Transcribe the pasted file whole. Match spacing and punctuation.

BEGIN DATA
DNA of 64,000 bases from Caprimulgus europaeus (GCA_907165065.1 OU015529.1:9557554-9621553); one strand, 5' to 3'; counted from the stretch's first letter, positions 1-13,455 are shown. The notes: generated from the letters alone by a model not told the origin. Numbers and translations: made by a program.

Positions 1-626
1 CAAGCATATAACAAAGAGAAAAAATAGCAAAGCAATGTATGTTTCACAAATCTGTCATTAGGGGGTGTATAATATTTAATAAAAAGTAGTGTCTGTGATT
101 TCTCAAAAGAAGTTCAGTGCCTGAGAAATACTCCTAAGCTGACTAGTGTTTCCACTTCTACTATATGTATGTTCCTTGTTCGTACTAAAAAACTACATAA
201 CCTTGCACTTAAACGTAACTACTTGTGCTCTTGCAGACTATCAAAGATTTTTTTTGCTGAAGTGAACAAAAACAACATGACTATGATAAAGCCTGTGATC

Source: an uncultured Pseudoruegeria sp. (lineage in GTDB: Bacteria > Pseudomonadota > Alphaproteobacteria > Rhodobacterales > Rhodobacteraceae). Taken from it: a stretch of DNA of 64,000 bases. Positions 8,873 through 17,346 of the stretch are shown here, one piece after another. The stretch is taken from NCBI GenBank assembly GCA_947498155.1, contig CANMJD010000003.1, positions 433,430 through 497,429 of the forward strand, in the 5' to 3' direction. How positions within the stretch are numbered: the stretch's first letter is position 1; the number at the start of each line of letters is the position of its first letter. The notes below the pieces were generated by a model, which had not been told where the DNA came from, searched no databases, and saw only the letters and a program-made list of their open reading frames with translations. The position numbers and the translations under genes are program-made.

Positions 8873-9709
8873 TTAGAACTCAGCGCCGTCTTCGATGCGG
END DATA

DNA of 64,000 bases from Caprimulgus europaeus (GCA_907165065.1 OU015529.1:9557554-9621553); one strand, 5' to 3'; counted from the stretch's first letter, positions 1-13,455 are shown. The notes: generated from the letters alone by a model not told the origin. Numbers and translations: made by a program.

Positions 1-626
1 CAAGCATATAACAAAGAGAAAAAATAGCAAAGCAATGTATGTTTCACAAATCTGTCATTAGGGGGTGTATAATATTTAATAAAAAGTAGTGTCTGTGATT
101 TCTCAAAAGAAGTTCAGTGCCTGAGAAATACTCCTAAGCTGACTAGTGTTTCCACTTCTACTATATGTATGTTCCTTGTTCGTACTAAAAAACTACATAA
201 CCTTGCACTTAAACGTAACTACTTGTGCTCTTGCAGACTATCAAAGATTTTTTTTGCTGAAGTGAACAAAAACAACATGACTATGATAAAGCCTGTGATC

Source: an uncultured Pseudoruegeria sp. (lineage in GTDB: Bacteria > Pseudomonadota > Alphaproteobacteria > Rhodobacterales > Rhodobacteraceae). Taken from it: a stretch of DNA of 64,000 bases. Positions 8,873 through 17,346 of the stretch are shown here, one piece after another. The stretch is taken from NCBI GenBank assembly GCA_947498155.1, contig CANMJD010000003.1, positions 433,430 through 497,429 of the forward strand, in the 5' to 3' direction. How positions within the stretch are numbered: the stretch's first letter is position 1; the number at the start of each line of letters is the position of its first letter. The notes below the pieces were generated by a model, which had not been told where the DNA came from, searched no databases, and saw only the letters and a program-made list of their open reading frames with translations. The position numbers and the translations under genes are program-made.

Positions 8873-9709
8873 TTAGAACTCAGCGCCGTCTTCGATGCGG